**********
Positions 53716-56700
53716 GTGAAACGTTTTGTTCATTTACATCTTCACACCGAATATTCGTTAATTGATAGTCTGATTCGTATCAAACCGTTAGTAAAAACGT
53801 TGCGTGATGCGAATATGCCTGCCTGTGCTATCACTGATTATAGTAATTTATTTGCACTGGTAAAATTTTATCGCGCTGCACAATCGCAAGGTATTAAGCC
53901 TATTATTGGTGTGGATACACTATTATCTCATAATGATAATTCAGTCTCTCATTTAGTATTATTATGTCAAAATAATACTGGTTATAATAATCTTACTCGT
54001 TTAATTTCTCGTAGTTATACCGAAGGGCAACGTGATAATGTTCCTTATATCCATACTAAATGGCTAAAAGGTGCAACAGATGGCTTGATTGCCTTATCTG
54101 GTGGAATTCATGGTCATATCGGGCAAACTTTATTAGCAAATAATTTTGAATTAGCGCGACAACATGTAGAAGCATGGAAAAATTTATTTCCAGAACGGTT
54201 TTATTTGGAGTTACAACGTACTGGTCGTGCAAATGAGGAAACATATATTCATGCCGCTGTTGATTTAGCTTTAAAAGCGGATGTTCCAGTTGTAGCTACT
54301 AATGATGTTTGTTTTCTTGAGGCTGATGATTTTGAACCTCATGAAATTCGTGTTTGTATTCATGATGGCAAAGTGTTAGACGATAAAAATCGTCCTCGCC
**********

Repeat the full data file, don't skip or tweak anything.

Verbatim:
Positions 53716-56700
53716 GTGAAACGTTTTGTTCATTTACATCTTCACACCGAATATTCGTTAATTGATAGTCTGATTCGTATCAAACCGTTAGTAAAAACGT
53801 TGCGTGATGCGAATATGCCTGCCTGTGCTATCACTGATTATAGTAATTTATTTGCACTGGTAAAATTTTATCGCGCTGCACAATCGCAAGGTATTAAGCC
53901 TATTATTGGTGTGGATACACTATTATCTCATAATGATAATTCAGTCTCTCATTTAGTATTATTATGTCAAAATAATACTGGTTATAATAATCTTACTCGT
54001 TTAATTTCTCGTAGTTATACCGAAGGGCAACGTGATAATGTTCCTTATATCCATACTAAATGGCTAAAAGGTGCAACAGATGGCTTGATTGCCTTATCTG
54101 GTGGAATTCATGGTCATATCGGGCAAACTTTATTAGCAAATAATTTTGAATTAGCGCGACAACATGTAGAAGCATGGAAAAATTTATTTCCAGAACGGTT
54201 TTATTTGGAGTTACAACGTACTGGTCGTGCAAATGAGGAAACATATATTCATGCCGCTGTTGATTTAGCTTTAAAAGCGGATGTTCCAGTTGTAGCTACT
54301 AATGATGTTTGTTTTCTTGAGGCTGATGATTTTGAACCTCATGAAATTCGTGTTTGTATTCATGATGGCAAAGTGTTAGACGATAAAAATCGTCCTCGCC